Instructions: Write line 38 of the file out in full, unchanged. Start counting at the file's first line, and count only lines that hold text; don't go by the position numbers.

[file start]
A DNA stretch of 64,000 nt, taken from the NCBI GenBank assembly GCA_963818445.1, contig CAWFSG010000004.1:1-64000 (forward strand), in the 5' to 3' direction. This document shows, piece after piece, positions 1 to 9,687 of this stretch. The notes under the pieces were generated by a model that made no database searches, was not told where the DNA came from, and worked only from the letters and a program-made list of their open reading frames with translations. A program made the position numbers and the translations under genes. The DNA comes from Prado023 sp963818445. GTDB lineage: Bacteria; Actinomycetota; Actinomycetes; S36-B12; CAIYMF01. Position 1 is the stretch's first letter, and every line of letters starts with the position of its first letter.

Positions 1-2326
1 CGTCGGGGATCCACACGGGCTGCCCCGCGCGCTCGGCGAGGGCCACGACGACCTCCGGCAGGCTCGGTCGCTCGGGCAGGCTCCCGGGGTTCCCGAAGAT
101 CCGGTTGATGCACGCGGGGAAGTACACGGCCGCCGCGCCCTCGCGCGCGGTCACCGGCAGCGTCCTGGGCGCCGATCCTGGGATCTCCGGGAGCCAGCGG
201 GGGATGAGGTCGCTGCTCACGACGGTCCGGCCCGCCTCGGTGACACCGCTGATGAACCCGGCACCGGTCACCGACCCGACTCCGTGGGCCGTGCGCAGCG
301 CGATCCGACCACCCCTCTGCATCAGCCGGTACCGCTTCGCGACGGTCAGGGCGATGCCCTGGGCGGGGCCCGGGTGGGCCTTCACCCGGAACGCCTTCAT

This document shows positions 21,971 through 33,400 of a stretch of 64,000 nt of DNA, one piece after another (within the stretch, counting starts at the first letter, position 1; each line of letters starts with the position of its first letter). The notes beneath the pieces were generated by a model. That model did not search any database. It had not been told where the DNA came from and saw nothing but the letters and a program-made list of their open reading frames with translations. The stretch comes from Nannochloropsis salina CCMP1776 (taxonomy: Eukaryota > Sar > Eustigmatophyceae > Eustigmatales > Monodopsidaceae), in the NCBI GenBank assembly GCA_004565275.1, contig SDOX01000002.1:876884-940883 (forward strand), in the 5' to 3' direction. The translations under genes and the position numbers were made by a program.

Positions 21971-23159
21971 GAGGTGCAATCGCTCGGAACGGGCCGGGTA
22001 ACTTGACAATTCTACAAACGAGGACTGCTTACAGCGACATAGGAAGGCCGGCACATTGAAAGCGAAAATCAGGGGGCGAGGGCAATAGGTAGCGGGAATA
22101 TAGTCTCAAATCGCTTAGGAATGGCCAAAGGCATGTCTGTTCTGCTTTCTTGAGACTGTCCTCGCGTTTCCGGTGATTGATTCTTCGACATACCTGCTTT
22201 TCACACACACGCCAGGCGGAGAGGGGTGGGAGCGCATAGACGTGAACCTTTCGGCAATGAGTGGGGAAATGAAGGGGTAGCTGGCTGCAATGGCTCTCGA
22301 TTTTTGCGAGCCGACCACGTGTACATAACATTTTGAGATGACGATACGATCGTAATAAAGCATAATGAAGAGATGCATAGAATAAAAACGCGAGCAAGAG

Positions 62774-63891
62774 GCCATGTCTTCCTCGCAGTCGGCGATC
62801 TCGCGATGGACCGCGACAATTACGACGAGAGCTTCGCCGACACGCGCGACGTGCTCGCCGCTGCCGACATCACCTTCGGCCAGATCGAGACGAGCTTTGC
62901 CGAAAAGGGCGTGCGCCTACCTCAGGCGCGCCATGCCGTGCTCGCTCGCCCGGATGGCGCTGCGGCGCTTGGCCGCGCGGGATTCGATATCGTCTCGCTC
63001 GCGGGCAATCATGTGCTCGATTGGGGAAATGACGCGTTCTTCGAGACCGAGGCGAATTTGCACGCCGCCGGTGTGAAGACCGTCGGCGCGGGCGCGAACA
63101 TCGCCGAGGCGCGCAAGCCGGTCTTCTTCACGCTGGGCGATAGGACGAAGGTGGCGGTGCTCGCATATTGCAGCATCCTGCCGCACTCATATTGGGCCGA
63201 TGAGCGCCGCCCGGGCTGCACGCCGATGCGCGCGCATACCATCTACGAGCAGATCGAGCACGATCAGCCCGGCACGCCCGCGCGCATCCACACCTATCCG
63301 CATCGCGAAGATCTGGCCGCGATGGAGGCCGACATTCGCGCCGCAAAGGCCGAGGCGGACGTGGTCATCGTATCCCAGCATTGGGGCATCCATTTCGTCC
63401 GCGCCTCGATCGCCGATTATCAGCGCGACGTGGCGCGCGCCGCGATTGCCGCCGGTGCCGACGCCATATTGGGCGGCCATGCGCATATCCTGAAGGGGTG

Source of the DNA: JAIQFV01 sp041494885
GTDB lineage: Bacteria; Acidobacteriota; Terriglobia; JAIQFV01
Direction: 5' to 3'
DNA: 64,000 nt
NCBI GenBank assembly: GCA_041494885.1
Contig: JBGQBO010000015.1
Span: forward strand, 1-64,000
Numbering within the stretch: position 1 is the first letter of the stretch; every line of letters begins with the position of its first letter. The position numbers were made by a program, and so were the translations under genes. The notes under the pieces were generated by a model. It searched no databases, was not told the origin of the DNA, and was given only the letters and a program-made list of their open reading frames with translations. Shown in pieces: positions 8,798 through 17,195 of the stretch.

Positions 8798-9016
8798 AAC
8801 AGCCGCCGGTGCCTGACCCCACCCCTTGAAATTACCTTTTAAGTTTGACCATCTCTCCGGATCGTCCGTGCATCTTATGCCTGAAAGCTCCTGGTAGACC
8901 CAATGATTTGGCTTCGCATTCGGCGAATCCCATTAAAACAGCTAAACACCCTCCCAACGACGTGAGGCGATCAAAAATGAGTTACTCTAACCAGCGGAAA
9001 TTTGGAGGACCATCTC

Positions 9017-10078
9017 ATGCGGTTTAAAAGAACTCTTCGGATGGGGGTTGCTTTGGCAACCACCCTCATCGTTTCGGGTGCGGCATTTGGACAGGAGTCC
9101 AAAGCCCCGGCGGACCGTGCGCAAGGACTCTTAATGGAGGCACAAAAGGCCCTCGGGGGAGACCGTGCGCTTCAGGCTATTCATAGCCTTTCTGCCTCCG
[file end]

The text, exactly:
9101 AAAGCCCCGGCGGACCGTGCGCAAGGACTCTTAATGGAGGCACAAAAGGCCCTCGGGGGAGACCGTGCGCTTCAGGCTATTCATAGCCTTTCTGCCTCCG